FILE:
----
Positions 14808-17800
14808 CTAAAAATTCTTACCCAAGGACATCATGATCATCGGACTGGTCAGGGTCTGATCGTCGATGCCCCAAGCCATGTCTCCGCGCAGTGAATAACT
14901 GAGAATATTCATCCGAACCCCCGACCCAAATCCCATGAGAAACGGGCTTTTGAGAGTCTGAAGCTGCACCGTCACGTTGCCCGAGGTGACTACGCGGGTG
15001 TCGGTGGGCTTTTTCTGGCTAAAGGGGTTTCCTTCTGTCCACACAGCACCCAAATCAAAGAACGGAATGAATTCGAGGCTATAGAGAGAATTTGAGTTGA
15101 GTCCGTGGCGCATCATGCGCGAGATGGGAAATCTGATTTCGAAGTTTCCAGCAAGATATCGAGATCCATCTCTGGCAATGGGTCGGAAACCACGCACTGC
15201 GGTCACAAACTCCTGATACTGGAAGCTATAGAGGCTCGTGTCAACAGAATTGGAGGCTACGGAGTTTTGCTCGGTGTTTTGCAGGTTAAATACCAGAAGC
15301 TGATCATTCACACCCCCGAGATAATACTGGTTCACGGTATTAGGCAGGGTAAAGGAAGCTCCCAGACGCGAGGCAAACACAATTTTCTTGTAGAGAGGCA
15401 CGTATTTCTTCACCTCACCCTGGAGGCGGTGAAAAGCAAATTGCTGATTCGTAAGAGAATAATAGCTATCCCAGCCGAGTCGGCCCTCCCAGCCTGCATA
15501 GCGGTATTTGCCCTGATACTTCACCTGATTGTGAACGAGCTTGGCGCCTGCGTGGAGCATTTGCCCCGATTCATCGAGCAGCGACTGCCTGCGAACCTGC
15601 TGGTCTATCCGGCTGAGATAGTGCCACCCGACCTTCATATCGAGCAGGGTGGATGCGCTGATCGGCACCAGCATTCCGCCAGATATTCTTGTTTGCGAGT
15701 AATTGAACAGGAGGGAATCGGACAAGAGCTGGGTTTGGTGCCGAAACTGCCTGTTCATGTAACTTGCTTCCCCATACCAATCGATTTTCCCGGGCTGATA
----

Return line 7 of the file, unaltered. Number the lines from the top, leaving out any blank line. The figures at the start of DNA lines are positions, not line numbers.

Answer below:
15301 TGATCATTCACACCCCCGAGATAATACTGGTTCACGGTATTAGGCAGGGTAAAGGAAGCTCCCAGACGCGAGGCAAACACAATTTTCTTGTAGAGAGGCA